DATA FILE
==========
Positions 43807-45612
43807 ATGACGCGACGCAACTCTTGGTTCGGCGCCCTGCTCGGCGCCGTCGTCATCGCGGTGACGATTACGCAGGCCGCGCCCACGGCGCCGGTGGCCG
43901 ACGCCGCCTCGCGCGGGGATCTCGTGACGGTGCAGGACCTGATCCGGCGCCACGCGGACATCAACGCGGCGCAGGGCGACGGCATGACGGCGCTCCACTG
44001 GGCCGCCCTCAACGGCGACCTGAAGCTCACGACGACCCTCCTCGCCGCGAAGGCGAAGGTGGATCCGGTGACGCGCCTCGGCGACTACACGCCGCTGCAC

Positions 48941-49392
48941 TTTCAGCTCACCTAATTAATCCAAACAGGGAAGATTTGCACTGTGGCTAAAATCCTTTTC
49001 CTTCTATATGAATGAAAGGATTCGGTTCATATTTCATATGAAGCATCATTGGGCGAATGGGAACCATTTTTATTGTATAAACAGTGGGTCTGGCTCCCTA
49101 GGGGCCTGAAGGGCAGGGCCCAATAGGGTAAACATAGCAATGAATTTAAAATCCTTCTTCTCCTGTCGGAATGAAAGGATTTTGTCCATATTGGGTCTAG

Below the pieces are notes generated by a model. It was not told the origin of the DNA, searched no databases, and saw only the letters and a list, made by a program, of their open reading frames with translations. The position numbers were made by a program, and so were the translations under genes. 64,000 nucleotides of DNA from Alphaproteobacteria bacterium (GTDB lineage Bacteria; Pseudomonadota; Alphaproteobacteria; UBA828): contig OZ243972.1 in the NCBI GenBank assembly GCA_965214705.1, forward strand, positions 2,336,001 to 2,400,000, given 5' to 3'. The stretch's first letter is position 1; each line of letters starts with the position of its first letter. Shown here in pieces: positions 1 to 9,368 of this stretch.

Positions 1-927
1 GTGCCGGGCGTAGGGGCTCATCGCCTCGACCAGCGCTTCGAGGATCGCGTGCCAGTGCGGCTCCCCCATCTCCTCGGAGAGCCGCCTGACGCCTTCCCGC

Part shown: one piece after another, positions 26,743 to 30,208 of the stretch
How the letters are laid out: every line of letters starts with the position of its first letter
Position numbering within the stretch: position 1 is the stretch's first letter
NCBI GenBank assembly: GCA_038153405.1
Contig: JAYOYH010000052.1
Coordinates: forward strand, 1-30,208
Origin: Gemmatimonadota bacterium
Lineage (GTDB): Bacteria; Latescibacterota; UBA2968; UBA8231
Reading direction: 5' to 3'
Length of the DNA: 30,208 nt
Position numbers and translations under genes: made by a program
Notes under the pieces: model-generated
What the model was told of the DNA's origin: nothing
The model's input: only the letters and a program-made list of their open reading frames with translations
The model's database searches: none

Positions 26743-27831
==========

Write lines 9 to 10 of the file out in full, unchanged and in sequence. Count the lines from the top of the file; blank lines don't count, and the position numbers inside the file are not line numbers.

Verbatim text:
Below the pieces are notes generated by a model. It was not told the origin of the DNA, searched no databases, and saw only the letters and a list, made by a program, of their open reading frames with translations. The position numbers were made by a program, and so were the translations under genes. 64,000 nucleotides of DNA from Alphaproteobacteria bacterium (GTDB lineage Bacteria; Pseudomonadota; Alphaproteobacteria; UBA828): contig OZ243972.1 in the NCBI GenBank assembly GCA_965214705.1, forward strand, positions 2,336,001 to 2,400,000, given 5' to 3'. The stretch's first letter is position 1; each line of letters starts with the position of its first letter. Shown here in pieces: positions 1 to 9,368 of this stretch.

Positions 1-927